Now, let’s look at the full text of Emma Lazarus’ poem. She, by the way, was from a Jewish immigrant family originating from Germany and Portugal. Notice in her sonnet the echo of this biblical theme of humility and welcome while alluding in comparison to the ancient Colossus of Rhodes:

Not like the brazen giant of Greek fame,
With conquering limbs astride from land to land;
Here at our sea-washed, sunset gates shall stand
A mighty woman with a torch, whose flame
Is the imprisoned lightning, and her name
Mother of Exiles. From her beacon-hand
Glows world-wide welcome; her mild eyes command
The air-bridged harbor that twin cities frame.
“Keep ancient lands, your storied pomp!” cries she
With silent lips. “Give me your tired, your poor,
Your huddled masses yearning to breathe free,
The wretched refuse of your teeming shore.
Send these, the homeless, tempest-tossed to me,
I lift my lamp beside the golden door!”

Let us together, with genuine humility, ponder what this means. In our churches and places of worship, and in our nation as a whole let us deliberate with mutual respect: How wide is the door? How humble and contrite is our spirit? Consider the role of a Christian regarding the various social issues of our day. The ongoing controversies with immigration, how we respond to refugees, the emotional debates surrounding LGBTQ concerns, relationships with the Muslim community, concerns about the those without homes — these and many other issues remain highly charged within and outside the Christian community. Without a coherent and well-articulated message from active citizens who are also committed Christians, all of us will continue to struggle.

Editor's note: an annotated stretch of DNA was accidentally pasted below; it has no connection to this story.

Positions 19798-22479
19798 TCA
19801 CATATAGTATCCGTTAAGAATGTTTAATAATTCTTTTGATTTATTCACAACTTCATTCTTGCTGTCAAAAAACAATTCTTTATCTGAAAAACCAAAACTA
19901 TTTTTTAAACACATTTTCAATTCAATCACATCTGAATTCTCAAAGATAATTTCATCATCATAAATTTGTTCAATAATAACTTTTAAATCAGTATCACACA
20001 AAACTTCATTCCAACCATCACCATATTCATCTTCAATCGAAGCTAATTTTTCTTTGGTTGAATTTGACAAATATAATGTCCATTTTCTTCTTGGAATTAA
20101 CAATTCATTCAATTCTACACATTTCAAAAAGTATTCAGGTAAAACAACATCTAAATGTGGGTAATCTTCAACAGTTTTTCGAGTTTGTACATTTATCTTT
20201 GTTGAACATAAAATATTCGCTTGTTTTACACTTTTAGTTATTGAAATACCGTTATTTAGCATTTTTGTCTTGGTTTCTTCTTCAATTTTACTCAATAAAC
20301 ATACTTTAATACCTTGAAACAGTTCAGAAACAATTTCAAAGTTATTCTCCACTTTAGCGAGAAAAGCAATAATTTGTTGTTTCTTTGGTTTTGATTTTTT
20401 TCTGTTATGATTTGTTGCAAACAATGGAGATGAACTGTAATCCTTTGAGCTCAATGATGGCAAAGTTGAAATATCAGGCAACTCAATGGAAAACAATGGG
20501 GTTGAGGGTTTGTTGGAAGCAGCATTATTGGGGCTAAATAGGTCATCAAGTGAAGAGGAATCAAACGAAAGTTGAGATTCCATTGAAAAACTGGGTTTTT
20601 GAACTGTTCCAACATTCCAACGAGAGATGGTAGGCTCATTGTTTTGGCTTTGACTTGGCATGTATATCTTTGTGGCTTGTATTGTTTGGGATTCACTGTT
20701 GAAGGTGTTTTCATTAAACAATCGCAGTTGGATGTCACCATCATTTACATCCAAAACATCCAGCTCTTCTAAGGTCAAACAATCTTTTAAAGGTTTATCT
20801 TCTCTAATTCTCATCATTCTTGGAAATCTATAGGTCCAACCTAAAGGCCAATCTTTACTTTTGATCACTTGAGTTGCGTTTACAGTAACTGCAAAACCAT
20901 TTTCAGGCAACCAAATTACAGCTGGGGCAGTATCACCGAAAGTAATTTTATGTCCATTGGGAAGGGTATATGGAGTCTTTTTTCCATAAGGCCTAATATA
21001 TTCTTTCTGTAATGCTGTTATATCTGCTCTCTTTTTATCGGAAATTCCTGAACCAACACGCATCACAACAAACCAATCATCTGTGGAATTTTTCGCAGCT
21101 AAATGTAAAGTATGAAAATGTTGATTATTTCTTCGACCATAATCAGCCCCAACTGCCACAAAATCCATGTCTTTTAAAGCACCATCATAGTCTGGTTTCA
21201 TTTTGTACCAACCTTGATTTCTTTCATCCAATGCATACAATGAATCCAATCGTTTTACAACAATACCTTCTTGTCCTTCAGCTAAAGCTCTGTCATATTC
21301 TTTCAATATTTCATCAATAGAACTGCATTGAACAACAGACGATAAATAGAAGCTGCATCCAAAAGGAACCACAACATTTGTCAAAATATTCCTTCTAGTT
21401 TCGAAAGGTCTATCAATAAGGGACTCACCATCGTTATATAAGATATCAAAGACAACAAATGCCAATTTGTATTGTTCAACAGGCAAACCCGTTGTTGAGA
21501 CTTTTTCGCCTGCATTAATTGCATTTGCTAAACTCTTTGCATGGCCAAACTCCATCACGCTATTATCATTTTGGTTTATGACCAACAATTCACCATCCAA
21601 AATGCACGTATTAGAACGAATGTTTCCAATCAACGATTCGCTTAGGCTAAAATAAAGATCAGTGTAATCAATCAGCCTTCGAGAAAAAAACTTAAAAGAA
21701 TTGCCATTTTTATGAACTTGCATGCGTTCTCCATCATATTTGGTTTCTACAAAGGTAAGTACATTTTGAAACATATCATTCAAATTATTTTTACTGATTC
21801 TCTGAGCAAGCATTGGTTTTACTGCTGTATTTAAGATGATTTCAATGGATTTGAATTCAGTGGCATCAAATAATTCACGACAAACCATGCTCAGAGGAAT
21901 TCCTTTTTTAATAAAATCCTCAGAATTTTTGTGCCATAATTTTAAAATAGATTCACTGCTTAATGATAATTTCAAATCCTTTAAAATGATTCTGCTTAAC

Let’s face it, humility, kindness, righteousness and welcoming the stranger — these are tough in today’s political and social climate. They are also very biblical, and remain as necessary today as they have ever been. Let us work together and rise to the challenge.

Lord, grant us the serenity to accept the things we cannot change, courage to change the things we can, and wisdom to know the difference. Amen.
— Reinhold Niebuhr

*David Jordan is teaching pastor of Providence Baptist Church in Charlotte, North Carolina.

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168 Ways To Communicate Better Now -161 – 162 – 163

161. Don’t shout.

It lessens your prestige.

People will simply talk louder.        

It injuries your voice.  

162. Don’t squirm.

It makes others uncomfortable.

It isn’t appealing.

It destroys your message.  

163. Don’t stay too long.

You’ll wear out your welcome.

Leave them wanting more.

You will get more invitations.

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In One Minute You Can Make a Difference

In one minute you can:

Greet someone.

Say – thank you.

Write a “thank You” note.

Pray for someone.

Encourage someone.

Smile at someone.

Compliment someone.

Hug someone.

Say, “I love you.”

Forgive someone.

Shake hands with someone.

Welcome someone.